Welcome to week seven in the study of Priscilla Shirer’s Discerning the Voice of God. I applaud you all for sticking with us this summer as we read through her book together. I know you’re busy; I know you have a million other things vying for attention. And yet, you have set aside time for this book and I am praying for God’s blessings for you as a result.
If I can give one piece of encouragement, it’s don’t give up! Don’t leave the book half-read or this study partly done. If you’ve fallen behind, please jump back in as you are able because I don’t want you to miss some of these great chapters at the end. You can comment on any older post as you catch up on the reading.
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Para Espanol, por favor pulse dos.
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Elevator music. Cheerful ads. More music to which you drum your fingers. The doodles on your paper have now progressed from swirls and cubes to intricate designs and flowers.
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I’ve been on hold with companies a lot lately and the routine is the same with each call. Press buttons. Answer questions. Listen to annoying music and assurances that they will be with you as quickly as possible.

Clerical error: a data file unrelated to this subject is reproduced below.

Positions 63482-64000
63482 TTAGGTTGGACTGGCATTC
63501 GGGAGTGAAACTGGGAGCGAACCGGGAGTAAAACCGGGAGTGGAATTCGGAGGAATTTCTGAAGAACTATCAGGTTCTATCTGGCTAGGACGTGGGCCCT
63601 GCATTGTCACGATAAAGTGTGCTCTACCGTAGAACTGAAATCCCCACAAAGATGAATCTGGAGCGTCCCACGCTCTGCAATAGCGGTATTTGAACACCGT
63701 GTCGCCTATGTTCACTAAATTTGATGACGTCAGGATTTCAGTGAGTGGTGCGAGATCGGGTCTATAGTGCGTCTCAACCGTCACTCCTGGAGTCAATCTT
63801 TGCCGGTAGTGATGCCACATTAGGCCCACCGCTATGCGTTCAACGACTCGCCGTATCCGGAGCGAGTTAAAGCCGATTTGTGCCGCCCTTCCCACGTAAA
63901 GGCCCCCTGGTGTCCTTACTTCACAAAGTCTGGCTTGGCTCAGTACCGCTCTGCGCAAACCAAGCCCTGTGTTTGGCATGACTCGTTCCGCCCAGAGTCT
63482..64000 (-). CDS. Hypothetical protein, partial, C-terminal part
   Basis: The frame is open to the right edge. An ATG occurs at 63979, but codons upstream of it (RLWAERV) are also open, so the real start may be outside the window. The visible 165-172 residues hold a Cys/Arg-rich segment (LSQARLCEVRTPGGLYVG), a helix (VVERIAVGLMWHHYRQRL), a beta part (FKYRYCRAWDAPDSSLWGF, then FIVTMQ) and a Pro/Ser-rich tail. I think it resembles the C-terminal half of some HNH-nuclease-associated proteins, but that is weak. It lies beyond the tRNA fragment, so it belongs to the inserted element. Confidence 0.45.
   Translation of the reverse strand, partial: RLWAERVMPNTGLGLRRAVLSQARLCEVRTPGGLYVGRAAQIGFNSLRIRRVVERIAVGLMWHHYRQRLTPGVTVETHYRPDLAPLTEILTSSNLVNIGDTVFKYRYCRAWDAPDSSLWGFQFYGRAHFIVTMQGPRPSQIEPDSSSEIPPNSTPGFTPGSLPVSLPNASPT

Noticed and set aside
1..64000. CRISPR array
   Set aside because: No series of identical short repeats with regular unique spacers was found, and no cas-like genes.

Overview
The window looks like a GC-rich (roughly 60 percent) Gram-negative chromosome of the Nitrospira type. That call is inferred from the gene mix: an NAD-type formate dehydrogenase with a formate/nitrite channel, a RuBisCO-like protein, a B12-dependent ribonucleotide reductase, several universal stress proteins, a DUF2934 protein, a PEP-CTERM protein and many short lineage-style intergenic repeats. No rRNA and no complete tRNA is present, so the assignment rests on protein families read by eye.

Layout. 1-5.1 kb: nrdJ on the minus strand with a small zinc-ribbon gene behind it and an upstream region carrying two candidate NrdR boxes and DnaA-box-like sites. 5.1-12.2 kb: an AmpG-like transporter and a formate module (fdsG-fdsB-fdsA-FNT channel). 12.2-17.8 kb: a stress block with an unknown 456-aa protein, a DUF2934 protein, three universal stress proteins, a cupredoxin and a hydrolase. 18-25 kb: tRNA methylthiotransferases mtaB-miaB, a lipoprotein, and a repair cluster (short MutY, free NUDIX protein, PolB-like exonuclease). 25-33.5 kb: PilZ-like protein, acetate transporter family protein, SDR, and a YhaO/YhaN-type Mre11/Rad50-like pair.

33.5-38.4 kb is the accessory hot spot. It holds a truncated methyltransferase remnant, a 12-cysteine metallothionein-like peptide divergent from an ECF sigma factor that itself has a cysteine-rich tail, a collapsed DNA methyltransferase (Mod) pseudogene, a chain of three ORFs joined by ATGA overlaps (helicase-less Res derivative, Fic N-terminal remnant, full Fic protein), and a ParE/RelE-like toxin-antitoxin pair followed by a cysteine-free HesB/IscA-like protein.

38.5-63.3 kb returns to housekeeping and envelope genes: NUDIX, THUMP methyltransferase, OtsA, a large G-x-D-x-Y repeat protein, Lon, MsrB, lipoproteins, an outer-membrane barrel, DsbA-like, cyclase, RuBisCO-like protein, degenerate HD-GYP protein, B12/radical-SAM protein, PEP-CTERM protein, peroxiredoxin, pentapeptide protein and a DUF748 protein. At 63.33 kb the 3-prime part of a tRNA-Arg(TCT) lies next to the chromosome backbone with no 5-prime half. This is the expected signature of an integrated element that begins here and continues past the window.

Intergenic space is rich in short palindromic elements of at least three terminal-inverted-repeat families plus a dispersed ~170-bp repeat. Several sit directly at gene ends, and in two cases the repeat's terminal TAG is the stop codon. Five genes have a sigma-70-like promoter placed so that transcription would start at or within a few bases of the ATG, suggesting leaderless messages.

Priscilla Shirer writes this week that God’s “entire goal, since the beginning of time, is to have a personal, intimate, loving fellowship between the two of you.” That means that He longs for us to commune with Him all the time about everything we’re facing and He responds to us both by listening and answering with love and grace.
He isn’t putting us on hold. He isn’t creating go-betweens to filter out calls until we really prove we need to talk to the Supervisor on Duty. He wants to spend time in relationship with us both in the times that we experience joy and the moments we feel pain and He’s always listening as we cry out to Him.
All that we experience is subject for prayer. In her study on Daniel, Beth Moore notes that Paul encourages us to pray and give thanks “in every situation” (Philippians 4:6). We’re compartmentalizers some times. We think, this I can handle, but this I can’t so I’ll pray about it This I can think through, but this I’m lost on so I’ll pray about it. This is too small to pray about, but this is big enough to mention in the Sunday School prayer time. This the doctor will answer, but this I’m going to have to leave to God.
There’s not some stuff that fits into a God category and other stuff that doesn’t. In the sorting bins of our needs, emotions, and thoughts, there’s just one basket and it’s got a big fat label on it marked “God’s.” Praise God that He is responsive, loving, gracious, and accessible.